systematic and well-planned.
Schdnberg and Cameen's acc
counts of the evacuation differ
From the accounts of other fore-
ign jornalists, such as Patrice
Du Beer of Le Monde and free-
lancer Naoki Mabuchi. Mabuchi,
fluent in Khmer, produced a
half-hour film documentary
widely shown is Japan about
the takeover of Phnom Penh
which reported the detaied in-
structions given by the Khmer
Rouge to department refugees.
The White House memo, ac-
cording to Anderson, considers
the Phnom Penh evacuation the
world's greatest atrocity since
Hitler's murder of six million
Jews. While there were certain-
ly risks for the Khmer Rouge in
attempting the feat of moving
two million persons in a matter
of days, it is my opinion that
history will not share this as-
sessment. In fact, if the Khmer
Rouge had not attempted the
exodus, a million people may
have died from plague, cholera,
typhoid and starvation. T h a
would have been a true atrocity.
Richard Boyle is a veteran
combat reporter with the
Pacific News Service. Copy-
right Pacific News Service,
by Ann Arbor Bank's garnish-
ing checking and savings ac-
counts of rent strikers), c or -
porate investors, insurance com-
panies, construction companies,
etc., not to mention government-
al agencies. Obviously, tenants
who attempt to organize f i n d
themselves up against a very
powerful and determined ad-
versary; the only political pow-
er the tenants have is that
which they derive from their
attempts to organize and their
ability to work together.
ULTIMATELY, the conflict
boils down to whether it will be
the financial interests or the
tenants who control rental hous-

Steve Downs is a staff
member of the Ann Arbor
Tenonts Union.

The Michigan Daily,
Edited and managed by Students at the
University of Michigan
Friday, July 11, 1975
News Phone: 764-0552
Editorial Director
BETH NISSN . . .................. ...... Editorial Page Asst..
JO MARCO T .Y . ................................... Nght Editor
RUaBki ACRUM ........................... NtthtEtor
JEFF RISTINE ......................... . Night Editor
TIM SCHICK ."............... ... . ........ ....... Night Editor
DAVID WHITING .. . .... .. .................... Night Editor
BILtL TURQUE ... ........................Night Editor
ELAINE LETCHER ......At. Night Editor
TRUDY GAYER . ......................: Asst. Night Editor
ANN MARIE LIPINSKI .... ................... . ...... Asst. Night Editor
PAULINE LUBENS ... .............. . .............. Ass's. Night Editor
Business Staff
Business Manager
PETER CAPLAN... .......................Classitied Manager
BeETHl FRIEDMAN .. . . . . Sates Manager
DAVE PIONTKOWSKY.. .............. Advertising Manager
CASSIE ST. CLAIR . ...... Circulation Manager
STAFF: Nina Edwards, Anna Kwok
SALES: ColbB aennett, Cher Bledsoe, Dan nBlusgerman, Sylvia Calhoun,
Jeft Miligrom
Sports Editors:
Bill Crane Al Itrapsky
Night Editors:
Jon Chaves
Contributing Editors:
John Kahler Clarke Cogsdiis

troops, secret police agents sab-
otaged water filtration plants
and blew up power lines in the
last hours of the war. By the
evening of April 17, there was
so power in many parts of the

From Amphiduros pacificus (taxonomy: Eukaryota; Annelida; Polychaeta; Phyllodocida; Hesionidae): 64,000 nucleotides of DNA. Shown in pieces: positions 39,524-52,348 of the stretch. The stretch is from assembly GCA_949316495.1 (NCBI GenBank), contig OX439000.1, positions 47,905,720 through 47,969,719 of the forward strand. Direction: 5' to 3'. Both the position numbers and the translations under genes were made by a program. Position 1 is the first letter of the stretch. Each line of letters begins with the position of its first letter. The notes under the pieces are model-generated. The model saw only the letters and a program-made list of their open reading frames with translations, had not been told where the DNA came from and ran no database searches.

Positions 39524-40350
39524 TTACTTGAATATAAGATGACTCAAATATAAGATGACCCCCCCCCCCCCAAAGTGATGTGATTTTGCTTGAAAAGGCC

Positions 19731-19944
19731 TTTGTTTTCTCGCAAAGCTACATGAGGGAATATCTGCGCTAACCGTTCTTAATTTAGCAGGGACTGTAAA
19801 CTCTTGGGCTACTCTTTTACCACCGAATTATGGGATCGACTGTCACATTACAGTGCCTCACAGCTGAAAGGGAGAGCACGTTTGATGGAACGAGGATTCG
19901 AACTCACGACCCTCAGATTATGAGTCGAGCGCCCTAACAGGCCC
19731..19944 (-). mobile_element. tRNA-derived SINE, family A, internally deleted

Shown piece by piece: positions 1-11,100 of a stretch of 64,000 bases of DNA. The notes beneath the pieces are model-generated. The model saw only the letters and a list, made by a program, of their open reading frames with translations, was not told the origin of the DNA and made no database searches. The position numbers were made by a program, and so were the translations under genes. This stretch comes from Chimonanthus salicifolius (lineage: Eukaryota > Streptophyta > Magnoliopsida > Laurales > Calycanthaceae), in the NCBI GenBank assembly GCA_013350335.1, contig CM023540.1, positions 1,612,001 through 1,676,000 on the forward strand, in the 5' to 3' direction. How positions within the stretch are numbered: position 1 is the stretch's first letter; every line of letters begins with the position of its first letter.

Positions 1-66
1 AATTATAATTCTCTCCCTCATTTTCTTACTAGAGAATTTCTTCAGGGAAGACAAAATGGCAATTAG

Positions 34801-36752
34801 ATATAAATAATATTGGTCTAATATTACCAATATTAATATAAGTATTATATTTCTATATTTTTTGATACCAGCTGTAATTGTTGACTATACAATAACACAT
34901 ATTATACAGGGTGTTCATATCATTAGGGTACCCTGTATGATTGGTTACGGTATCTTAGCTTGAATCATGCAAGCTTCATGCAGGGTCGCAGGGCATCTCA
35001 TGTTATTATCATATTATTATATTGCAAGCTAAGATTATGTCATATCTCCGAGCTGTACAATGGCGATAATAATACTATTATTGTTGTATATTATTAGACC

city, and the water supply was
running out.
LEAVING two million people
to survive in a city without pow-
er, with a dwindling food sup-
ply, and with totally inadequate
medical facilities could have re-
sulted in hundreds of thousands
of deaths.
French medical doctors staff-
ing Calmette told me at the
French embassy compound they
were worried about reports of an
increase in the number of dead
Tenant's Corner

The Khmer Rouge set op six
Or seven regroupment cen'ers
a few miles out of the city in
each direction - like spokes of
a. wheel. There the refugees
were temporarily camped a n d
told what village they would be
assigned to work in.
WHILE THE Khmer R o u g e
closed down Slaughter'souse 400
and the other squalid and crowd-
ed Lon Not government hospit-
als, they did allow the very ef-
ficient and relatively c 1 e a n
Calmette hospital to continue
operating during the exacuation.
Although they did order all the
French doctors and nurses, as
well as other Western nationals,
to go to the French embassy,

Rent strike: Tactic ,or

FOR A GREAT number of
people, the rent strike is
primarily a way of attaining
some sort of redress for griev-
ances which they may have-
about the condition of their
dwelling place or the quality of
the maintenance which the land-
lord performs. In other words,
they view it primarily as an
economic measure.
However, there are also peo-
ple, including those active in
the Tenants Union, who view the
rent strike as a primarily poli-
tical act, or, more specifically,
as one tactic in a struggle which
we conceive to be fundamentally
oulitical. This struggle is that
which develops when tenants
organize to demand both decent
housing at a reasonable price
and a greater control ovsr that
housing. A struggle develops te-
cause these desires on the part

of the tenants must necessarily
be in conflict with the landper-
sons' desire to attain the great-
est possible profit from t a cei r
property without relinquishing
any of their control ove' the
lives of the people who rent
from them.
THIS would be enough in it-
self to traisform an ecionmic
measure into an act of political
struggle, but there is an even
greater reason for this to hap-
pen. This reason is that when
tenants organize to demand.
more rights or better services,
they are challenging not o n 1 y
their respective landlords and
landladies, but they are also
challenging the largest industry
in the United States, the hous-
ing and real estate industry.
Because this is so, the land-
persons can expect to receive
aid from banks (as evidenced